After Janine left to “plant” the boys in the pumping station at the park, she’d jittered around Janine’s living room, twitchy, anxious, trying and failing to pluck up the nerve to hold up her side of the plan.

            It was Morgan’s phone call that ruined her—the note of barely controlled grief and hysteria in his voice as he begged her to help him search the woods for the boys had been too much. Grabbing her purse, pocketing her phone, sprinting to the car, speeding off toward the townhome she shared with Morgan-- it was all a blur. She simply obeyed the panicked voice in her head that ordered RUN.

            Back at the townhouse, she realized she had no idea what to do. She hadn’t made a contingency plan. There was nowhere for her to run, really, no place to go to and no way out. If she disappeared, Morgan would know she had been involved somehow … and hell, with his hot shot ex-wife on the case, they had probably figured that out by now anyway. If she walked out on Janine, she had no doubt that the real Gravedigger would be after her within a matter of hours. What to do?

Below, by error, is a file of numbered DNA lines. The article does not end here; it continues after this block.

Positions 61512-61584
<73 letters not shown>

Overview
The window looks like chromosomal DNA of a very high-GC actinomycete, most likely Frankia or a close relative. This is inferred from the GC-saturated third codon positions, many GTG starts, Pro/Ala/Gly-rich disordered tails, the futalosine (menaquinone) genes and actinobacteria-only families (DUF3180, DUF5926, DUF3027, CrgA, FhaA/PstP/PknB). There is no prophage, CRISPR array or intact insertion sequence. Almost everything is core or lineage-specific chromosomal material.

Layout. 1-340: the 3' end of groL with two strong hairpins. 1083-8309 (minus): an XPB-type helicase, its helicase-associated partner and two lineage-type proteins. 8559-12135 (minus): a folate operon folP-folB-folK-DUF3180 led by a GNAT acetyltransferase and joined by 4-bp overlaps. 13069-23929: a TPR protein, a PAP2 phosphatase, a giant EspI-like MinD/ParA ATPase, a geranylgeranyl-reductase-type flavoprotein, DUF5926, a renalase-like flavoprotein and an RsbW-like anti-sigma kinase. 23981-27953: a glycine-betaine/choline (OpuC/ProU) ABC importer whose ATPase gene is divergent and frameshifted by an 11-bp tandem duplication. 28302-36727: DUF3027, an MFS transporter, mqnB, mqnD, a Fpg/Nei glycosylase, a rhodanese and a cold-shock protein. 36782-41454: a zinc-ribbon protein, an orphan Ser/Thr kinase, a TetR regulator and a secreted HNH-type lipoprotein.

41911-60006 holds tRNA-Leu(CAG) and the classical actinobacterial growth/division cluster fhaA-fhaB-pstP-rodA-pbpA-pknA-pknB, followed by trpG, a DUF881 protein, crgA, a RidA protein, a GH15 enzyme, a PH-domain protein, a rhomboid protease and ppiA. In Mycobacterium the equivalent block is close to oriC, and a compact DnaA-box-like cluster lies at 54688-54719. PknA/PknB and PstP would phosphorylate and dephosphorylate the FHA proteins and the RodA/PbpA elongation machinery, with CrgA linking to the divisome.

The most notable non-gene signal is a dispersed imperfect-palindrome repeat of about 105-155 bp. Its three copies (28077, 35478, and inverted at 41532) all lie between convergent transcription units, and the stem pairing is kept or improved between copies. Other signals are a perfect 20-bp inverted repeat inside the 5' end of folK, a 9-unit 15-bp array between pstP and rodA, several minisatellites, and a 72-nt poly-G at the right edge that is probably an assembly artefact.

She could call the FBI, she realized. Turn herself in. Offer a plea bargain in exchange for telling them Janine’s whereabouts and plans. Of course, it would be utterly humiliating to give herself up to Morgan’s bitch of an ex, but it would save her—hopefully save her—from life in prison or, if the boys weren’t found in time, the death penalty.

            Ignoring the frantic beeping of her text messages and the flashing indicator light for voicemails, she took a deep breath and dialed the number for the FBI’s Atlanta office.


            When Janine caught sight of two black Explorers following her to the Chattahoochee River National Park, she knew then and there that she was royally fucked.